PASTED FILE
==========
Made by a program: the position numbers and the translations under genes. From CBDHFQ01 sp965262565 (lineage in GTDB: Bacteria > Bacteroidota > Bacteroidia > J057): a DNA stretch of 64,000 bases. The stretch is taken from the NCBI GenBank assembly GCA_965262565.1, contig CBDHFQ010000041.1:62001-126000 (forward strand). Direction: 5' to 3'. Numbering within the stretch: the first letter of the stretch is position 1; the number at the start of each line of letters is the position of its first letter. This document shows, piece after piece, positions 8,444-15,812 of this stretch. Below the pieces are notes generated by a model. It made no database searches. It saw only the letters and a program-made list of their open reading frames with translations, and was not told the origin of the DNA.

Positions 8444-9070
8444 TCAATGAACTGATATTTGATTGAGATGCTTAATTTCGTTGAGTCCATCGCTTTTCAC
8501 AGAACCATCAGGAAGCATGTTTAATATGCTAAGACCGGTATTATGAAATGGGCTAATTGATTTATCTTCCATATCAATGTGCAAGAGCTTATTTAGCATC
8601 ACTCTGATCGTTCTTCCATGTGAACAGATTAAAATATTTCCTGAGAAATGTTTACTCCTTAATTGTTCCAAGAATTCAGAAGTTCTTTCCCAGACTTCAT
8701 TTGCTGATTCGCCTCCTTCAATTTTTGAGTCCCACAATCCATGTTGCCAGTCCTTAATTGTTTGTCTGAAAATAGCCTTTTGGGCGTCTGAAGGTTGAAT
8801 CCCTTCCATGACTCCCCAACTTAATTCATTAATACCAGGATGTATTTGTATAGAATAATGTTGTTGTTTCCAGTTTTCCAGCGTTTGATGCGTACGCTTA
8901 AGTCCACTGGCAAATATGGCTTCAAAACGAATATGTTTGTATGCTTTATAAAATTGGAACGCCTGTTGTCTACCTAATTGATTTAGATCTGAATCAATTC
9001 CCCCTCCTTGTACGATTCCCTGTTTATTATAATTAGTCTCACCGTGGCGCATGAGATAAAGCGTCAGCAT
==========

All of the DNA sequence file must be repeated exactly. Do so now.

Made by a program: the position numbers and the translations under genes. From CBDHFQ01 sp965262565 (lineage in GTDB: Bacteria > Bacteroidota > Bacteroidia > J057): a DNA stretch of 64,000 bases. The stretch is taken from the NCBI GenBank assembly GCA_965262565.1, contig CBDHFQ010000041.1:62001-126000 (forward strand). Direction: 5' to 3'. Numbering within the stretch: the first letter of the stretch is position 1; the number at the start of each line of letters is the position of its first letter. This document shows, piece after piece, positions 8,444-15,812 of this stretch. Below the pieces are notes generated by a model. It made no database searches. It saw only the letters and a program-made list of their open reading frames with translations, and was not told the origin of the DNA.

Positions 8444-9070
8444 TCAATGAACTGATATTTGATTGAGATGCTTAATTTCGTTGAGTCCATCGCTTTTCAC
8501 AGAACCATCAGGAAGCATGTTTAATATGCTAAGACCGGTATTATGAAATGGGCTAATTGATTTATCTTCCATATCAATGTGCAAGAGCTTATTTAGCATC
8601 ACTCTGATCGTTCTTCCATGTGAACAGATTAAAATATTTCCTGAGAAATGTTTACTCCTTAATTGTTCCAAGAATTCAGAAGTTCTTTCCCAGACTTCAT
8701 TTGCTGATTCGCCTCCTTCAATTTTTGAGTCCCACAATCCATGTTGCCAGTCCTTAATTGTTTGTCTGAAAATAGCCTTTTGGGCGTCTGAAGGTTGAAT
8801 CCCTTCCATGACTCCCCAACTTAATTCATTAATACCAGGATGTATTTGTATAGAATAATGTTGTTGTTTCCAGTTTTCCAGCGTTTGATGCGTACGCTTA
8901 AGTCCACTGGCAAATATGGCTTCAAAACGAATATGTTTGTATGCTTTATAAAATTGGAACGCCTGTTGTCTACCTAATTGATTTAGATCTGAATCAATTC
9001 CCCCTCCTTGTACGATTCCCTGTTTATTATAATTAGTCTCACCGTGGCGCATGAGATAAAGCGTCAGCAT